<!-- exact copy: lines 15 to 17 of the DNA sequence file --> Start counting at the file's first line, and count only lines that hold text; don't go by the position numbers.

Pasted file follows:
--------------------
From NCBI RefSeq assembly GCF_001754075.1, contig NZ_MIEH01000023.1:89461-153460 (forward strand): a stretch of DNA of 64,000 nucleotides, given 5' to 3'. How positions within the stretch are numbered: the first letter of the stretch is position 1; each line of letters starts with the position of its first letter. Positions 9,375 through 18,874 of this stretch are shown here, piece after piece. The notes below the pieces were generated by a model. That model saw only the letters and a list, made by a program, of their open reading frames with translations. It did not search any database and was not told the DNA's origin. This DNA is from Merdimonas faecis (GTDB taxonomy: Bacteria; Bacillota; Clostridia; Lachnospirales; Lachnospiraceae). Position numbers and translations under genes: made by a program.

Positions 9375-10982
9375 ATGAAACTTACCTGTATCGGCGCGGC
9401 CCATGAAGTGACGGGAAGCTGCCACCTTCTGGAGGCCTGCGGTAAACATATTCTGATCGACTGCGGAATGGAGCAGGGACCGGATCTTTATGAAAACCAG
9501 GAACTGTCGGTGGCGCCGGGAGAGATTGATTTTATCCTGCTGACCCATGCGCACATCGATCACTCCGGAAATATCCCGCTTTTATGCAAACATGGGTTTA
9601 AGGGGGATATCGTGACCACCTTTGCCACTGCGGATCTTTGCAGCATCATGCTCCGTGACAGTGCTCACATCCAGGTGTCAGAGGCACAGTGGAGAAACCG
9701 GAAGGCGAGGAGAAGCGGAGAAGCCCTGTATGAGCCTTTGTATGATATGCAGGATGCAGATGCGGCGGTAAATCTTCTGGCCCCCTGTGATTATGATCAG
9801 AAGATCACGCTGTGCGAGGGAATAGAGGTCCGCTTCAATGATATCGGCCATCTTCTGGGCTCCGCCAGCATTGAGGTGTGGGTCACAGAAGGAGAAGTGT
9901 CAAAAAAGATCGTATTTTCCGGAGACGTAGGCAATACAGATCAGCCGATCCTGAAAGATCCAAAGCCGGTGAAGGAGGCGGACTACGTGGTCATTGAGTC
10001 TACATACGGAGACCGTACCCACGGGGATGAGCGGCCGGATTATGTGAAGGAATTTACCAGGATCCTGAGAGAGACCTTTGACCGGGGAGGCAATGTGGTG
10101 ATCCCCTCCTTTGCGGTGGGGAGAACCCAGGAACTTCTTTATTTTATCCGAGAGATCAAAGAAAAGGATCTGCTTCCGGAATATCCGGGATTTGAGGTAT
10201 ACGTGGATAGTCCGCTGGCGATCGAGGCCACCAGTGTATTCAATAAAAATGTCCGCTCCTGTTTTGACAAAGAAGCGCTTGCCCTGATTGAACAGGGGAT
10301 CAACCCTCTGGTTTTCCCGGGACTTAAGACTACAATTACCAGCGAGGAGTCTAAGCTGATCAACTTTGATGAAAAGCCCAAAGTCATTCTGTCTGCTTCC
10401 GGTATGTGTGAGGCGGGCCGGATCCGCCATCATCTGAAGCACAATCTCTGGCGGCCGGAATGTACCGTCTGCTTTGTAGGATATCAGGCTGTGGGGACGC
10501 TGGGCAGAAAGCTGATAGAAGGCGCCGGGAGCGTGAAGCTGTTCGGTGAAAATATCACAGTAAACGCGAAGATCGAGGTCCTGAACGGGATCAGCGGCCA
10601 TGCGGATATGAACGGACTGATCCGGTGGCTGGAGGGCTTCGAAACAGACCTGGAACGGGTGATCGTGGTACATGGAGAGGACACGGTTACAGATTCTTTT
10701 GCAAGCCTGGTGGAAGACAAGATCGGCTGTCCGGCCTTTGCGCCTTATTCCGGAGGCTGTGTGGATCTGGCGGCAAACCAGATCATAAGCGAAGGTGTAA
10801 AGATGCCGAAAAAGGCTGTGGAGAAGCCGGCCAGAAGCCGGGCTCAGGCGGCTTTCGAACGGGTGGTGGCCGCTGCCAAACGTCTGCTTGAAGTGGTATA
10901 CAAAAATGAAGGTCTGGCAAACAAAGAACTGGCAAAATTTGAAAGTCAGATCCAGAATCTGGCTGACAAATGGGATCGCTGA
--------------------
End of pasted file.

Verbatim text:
10501 TGGGCAGAAAGCTGATAGAAGGCGCCGGGAGCGTGAAGCTGTTCGGTGAAAATATCACAGTAAACGCGAAGATCGAGGTCCTGAACGGGATCAGCGGCCA
10601 TGCGGATATGAACGGACTGATCCGGTGGCTGGAGGGCTTCGAAACAGACCTGGAACGGGTGATCGTGGTACATGGAGAGGACACGGTTACAGATTCTTTT
10701 GCAAGCCTGGTGGAAGACAAGATCGGCTGTCCGGCCTTTGCGCCTTATTCCGGAGGCTGTGTGGATCTGGCGGCAAACCAGATCATAAGCGAAGGTGTAA